Trivia Compiled By: Ken Hulsey
Sources: IMDB / Wikipedia
Here is some trivia about one of my all-time favorite monster movies "Rodan":
The original Japanese film's climactic monster invasion was filmed around, and set in, Fukuoka, the largest city on Japan's southernmost island of Kyushu. However, the American version relocated the action in the dubbing to another city in Kyushu, Sasebo, perhaps concerned that their dubbing actors would sorely mispronounce the word "Fukuoka" at inappropriate moments.
Name of the monster in Japan was "Radon". However, because there was a soap by that name in the United States, when dubbed for the US market, they transposed letters and changed the monster's name to "Rodan".
Veteran writer Ken Kuronuma, who wrote the original story for this film, was inspired by an incident in Kentucky in 1948, when Captain Thomas F. Mantell, a pilot for the Kentucky Air National Guard, died in a crash while allegedly pursuing a UFO. (If you want to know more about that read "Classic UFO Case - UFO Shoots Down Air Force Fighter Over Kentucky?")
When Shigeru and Kashiwagi are in the helicopter searching for Rodan, Kashiwagi is wearing a tie and his head isn't bandaged, but when they go to see the planes bombard Rodan's lair Kashiwagi is no longer wearing a tie and the bandage mysteriously reappears. However, the scene of Kashiwagi and Shigeru in the helicopter was actually from later in the picture and was rearranged by the producers of the American version so that it would make it look as if they were starting the search.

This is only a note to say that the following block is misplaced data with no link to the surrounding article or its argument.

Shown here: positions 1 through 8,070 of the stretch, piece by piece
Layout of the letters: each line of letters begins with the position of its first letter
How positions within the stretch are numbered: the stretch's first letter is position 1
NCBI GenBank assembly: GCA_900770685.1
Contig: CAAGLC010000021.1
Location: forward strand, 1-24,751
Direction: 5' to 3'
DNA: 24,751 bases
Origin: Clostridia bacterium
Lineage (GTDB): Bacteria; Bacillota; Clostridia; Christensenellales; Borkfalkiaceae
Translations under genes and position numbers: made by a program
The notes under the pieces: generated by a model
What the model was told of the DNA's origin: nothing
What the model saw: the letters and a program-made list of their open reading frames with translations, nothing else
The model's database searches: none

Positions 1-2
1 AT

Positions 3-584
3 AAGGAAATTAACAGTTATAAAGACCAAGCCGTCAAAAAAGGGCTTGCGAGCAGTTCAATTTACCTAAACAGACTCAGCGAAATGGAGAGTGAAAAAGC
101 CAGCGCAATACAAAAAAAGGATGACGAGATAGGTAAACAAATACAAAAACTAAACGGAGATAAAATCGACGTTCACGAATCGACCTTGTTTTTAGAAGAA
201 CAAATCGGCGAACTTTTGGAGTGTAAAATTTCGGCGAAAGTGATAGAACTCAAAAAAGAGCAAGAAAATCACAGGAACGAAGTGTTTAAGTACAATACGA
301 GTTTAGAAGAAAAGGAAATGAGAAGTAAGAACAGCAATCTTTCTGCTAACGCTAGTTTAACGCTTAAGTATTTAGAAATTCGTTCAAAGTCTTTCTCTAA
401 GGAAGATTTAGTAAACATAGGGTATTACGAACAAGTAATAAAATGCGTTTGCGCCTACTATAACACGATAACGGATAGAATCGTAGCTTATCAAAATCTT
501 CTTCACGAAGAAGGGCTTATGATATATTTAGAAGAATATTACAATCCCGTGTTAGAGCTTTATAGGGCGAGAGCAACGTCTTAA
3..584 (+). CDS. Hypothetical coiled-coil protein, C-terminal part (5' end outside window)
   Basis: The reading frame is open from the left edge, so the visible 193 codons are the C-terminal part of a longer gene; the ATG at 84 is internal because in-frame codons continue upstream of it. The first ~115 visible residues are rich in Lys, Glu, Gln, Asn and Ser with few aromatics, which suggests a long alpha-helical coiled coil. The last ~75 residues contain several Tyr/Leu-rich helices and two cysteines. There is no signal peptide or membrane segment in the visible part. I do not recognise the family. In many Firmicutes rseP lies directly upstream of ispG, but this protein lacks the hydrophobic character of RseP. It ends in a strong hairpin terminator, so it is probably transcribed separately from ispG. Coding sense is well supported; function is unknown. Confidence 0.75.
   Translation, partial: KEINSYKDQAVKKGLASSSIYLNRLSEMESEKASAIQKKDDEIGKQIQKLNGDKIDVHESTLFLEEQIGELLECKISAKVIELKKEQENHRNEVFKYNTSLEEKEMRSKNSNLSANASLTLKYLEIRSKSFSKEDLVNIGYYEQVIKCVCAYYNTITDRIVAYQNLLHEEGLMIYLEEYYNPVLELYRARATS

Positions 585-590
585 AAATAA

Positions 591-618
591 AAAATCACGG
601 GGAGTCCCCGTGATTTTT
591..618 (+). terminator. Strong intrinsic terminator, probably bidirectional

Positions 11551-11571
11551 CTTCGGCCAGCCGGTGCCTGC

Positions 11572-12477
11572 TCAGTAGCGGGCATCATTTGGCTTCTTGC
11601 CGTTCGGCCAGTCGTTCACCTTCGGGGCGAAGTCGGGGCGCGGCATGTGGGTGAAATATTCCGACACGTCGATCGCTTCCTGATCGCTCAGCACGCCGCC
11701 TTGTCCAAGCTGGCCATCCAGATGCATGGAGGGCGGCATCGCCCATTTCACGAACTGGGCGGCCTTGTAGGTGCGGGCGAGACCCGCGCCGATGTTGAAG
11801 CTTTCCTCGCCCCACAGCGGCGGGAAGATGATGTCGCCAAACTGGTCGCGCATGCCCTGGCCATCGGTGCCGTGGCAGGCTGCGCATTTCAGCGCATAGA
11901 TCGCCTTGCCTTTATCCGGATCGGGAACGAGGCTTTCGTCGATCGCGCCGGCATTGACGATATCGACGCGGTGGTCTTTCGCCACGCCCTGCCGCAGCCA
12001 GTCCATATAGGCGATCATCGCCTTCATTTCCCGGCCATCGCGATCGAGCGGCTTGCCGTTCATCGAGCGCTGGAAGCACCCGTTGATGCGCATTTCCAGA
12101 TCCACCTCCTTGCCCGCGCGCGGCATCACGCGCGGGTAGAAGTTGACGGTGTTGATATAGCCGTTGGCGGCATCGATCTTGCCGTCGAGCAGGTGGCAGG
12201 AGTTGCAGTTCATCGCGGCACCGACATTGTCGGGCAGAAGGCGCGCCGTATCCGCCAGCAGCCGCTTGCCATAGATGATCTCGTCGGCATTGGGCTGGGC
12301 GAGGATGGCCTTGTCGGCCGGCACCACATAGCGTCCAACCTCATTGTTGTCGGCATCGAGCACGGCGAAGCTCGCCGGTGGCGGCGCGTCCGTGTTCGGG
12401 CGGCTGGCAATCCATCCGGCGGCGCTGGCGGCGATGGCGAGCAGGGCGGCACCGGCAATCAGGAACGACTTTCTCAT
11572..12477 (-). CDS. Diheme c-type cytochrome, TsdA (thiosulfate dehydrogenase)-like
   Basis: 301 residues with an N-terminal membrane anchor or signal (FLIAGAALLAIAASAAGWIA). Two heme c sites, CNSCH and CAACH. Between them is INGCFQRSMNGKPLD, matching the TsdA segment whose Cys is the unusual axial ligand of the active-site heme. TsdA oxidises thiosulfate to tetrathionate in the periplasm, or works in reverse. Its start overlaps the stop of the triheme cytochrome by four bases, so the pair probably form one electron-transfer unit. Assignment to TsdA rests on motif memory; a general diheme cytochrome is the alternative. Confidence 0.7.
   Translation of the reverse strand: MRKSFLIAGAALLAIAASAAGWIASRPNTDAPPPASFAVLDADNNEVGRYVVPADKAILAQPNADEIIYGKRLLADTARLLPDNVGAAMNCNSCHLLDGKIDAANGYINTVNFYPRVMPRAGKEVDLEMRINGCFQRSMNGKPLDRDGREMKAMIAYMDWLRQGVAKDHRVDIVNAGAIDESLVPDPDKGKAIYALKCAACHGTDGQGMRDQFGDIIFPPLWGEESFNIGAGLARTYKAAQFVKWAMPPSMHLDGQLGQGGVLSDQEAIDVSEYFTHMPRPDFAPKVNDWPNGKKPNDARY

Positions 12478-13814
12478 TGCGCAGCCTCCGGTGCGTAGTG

In one scene in the control tower at the Japanese AF Base, background footage of planes on the ground can be seen to pause, then run in reverse.
Among the people doing the voice over work for this film are Paul Frees, Keye Luke and a young George Takei.
While shooting the scene in which Rodan flies over the bridge in Saikai Village in Kyushu, the pulley from which Haruo Nakajima (who played the monster) was suspended broke. He fell from a height of twenty-five feet, but the wings and the water, which was about one and a half feet deep, absorbed much of the impact.
Rodan's original Japanese name, Radon, is actually short for the Japanese word for Pteranodon ("Puteranodon").
The King Brothers' theatrical release of Rodan was quite successful in its first run in the United States. It was the first Japanese movie to receive general release on the West Coast to make a strong showing at the box-office. It later received the biggest TV advertising campaign given to a film to that date on New York's NBC flagship station WRCA-TV, where a series of commercials running 10 to 60 seconds were shown for a week before the film's opening.
It grossed an estimated $450,000 to $500,000 during its opening weekend at 79 theaters in the New York City metropolitan area. Several theatrical circuits, including RKO, announced that Rodan broke the records for a science-fiction film.
And now you know!
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